If this was too challenging, then it’s time to climb out the same way you came in because it gets really intense from the this point forward. Part of the problem is I can’t give you an accounting of how to approach the hike. We walked the creek from Paw Paw to the top of Indian Creek Falls. If the woods opened up we left the creek but for the most part it was a long slog through the creek, climbing down cascades and small waterfalls. It is 1.2 mile from the base of Paw Paw Falls to the top of Indian Creek Falls. Once you get there you need to leave the creek and enter the woods on river left to bushwhack to the base. It is steep and overgrown. I popped out of the woods above the lowest drop to take some pictures before butt-sliding down the final section and wading the pool.
All done at Indian Creek Falls? Resume the hike downstream using the creek when the woods are too thick for you. We hiked almost exclusively in the creek. It seemed that if we did find an opening in the woods it soon petered out and forced us back into the creek anyway. From Indian Creek Falls to the top of Bluff Falls is about 0.75 of a mile. It will likely take about 2 hours. At the top of Bluff Falls you need to get out of the creek and make your way down on river left to the base. For me this was the last time I set foot in the woods since the bushwhack had just begun when I got lit up by a bunch of angry yellow jackets. I managed my way to the creek with a few bites as remembrances of the hike. Once I got back in the creek I crossed to the large boulder in the middle that gave a great vantage of the falls and the huge bluff on river left that gives the falls its name.
By this point we were exhausted and I was sore as hell from my multiple stings but we had to press on. After my recent experience in the woods, I decided that I was not going back in the woods again. That wasn’t my first run in with a next in the ground but it was the only time I got stung. I wasn’t going to chance it. Following the creek from Bluff to Bear Canyon wasn’t terrible but when we got to Bear Canyon we had a huge decision to make. There were two ways around the falls, a bushwhack up the ridge, over the spine and down the other side or a perilous descent of the falls itself. It was an easy decision as getting to the base of the falls wasn’t difficult. The problem was getting across the base of the falls. The canyon portion was easily ten feet deep so as Justin swam the canyon, I made my way across to river right, followed the steep rock along the side of the canyon and crossed. It was super sketchy and not recommended.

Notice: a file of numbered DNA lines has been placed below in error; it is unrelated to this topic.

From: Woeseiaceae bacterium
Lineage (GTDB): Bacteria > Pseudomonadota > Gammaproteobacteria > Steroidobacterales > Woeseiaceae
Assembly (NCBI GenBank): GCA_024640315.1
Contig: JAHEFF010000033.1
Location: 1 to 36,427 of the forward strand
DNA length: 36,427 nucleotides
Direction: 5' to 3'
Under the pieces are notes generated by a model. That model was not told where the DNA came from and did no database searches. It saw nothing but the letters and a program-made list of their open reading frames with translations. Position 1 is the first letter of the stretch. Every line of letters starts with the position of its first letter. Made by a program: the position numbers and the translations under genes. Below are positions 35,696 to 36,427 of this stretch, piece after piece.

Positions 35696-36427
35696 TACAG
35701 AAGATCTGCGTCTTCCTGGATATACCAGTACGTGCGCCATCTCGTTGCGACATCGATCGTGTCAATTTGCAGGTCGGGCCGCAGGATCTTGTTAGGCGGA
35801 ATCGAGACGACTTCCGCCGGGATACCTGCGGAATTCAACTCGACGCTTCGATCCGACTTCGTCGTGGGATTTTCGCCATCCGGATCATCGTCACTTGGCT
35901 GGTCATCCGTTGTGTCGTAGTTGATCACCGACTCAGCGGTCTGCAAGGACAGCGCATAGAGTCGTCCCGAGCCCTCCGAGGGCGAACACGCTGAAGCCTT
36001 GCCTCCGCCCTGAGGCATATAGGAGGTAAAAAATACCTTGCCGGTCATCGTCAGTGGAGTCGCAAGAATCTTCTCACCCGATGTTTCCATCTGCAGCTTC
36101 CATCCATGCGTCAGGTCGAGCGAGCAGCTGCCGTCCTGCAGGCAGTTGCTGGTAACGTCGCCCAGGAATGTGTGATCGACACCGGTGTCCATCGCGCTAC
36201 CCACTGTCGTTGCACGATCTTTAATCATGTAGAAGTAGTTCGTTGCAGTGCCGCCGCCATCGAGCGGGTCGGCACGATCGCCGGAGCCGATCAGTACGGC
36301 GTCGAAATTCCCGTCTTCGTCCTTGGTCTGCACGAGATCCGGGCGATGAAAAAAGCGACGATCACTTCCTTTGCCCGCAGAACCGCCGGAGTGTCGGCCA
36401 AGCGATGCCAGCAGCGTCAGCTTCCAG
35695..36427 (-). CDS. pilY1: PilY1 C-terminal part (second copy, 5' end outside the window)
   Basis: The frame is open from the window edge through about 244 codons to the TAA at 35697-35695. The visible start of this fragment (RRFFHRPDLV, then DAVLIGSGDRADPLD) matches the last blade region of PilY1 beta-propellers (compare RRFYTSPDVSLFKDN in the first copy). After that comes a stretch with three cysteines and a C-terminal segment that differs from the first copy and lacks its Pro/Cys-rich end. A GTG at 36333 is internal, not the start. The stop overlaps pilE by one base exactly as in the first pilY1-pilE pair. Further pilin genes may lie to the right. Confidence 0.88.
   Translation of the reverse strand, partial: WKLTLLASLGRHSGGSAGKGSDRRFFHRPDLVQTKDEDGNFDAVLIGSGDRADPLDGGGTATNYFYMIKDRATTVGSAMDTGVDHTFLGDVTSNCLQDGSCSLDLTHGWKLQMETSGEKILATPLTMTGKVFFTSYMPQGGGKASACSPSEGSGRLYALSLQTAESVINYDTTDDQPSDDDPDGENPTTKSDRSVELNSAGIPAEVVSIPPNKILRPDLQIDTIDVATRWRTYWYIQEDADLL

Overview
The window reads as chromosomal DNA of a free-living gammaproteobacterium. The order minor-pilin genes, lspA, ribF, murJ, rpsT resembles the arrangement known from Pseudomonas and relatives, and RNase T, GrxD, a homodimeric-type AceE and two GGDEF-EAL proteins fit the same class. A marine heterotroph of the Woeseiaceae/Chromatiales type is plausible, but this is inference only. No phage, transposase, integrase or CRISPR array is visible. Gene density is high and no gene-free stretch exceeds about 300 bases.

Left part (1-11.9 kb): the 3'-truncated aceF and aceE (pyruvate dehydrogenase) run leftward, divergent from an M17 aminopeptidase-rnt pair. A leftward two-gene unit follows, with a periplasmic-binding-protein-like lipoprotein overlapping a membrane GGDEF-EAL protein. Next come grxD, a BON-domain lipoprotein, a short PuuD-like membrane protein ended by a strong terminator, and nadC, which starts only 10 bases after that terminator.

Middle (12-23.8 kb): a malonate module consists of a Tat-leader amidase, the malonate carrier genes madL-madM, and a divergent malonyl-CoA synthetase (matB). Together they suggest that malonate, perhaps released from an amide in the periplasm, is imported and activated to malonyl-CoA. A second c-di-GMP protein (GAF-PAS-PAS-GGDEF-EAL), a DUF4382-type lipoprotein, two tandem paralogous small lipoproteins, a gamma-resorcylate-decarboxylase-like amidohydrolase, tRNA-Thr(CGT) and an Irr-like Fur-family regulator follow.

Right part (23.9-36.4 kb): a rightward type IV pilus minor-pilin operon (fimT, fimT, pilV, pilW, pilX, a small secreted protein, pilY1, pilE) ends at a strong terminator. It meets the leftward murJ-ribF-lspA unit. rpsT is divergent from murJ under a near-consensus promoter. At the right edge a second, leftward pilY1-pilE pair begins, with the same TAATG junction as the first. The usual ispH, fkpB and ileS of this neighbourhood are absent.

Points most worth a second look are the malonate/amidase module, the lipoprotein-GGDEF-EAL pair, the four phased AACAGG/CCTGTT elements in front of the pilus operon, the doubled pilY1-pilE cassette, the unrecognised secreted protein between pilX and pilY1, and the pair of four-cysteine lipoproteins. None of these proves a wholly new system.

In the picture you can see the open rock to the right of the falls. That’s where we came down. I crossed the two parts of the falls and climbed into the rock to the left while Justin swam the canyon. This shot is from a bluff about 8 feet above the creek.
From here Auger Hole Road is about 0.25 of a mile downstream. There are three 10 foot waterfalls you’re going to have to deal with passing in the way as well as “7 foot falls.” One of the three ten footers is named Ted’s Falls. This is it.
After Ted’s Falls, Auger Hole Road is very close. Once there, exit the creek on river right and head up hill toward Chestnut Mountain Road. It is one mile to the gate where the two roads meet. Make a right on Chestnut Mountain Road and follow it steeply back to the Grassy Ridge Parking area 3.3 miles away.
Hardest hike yet.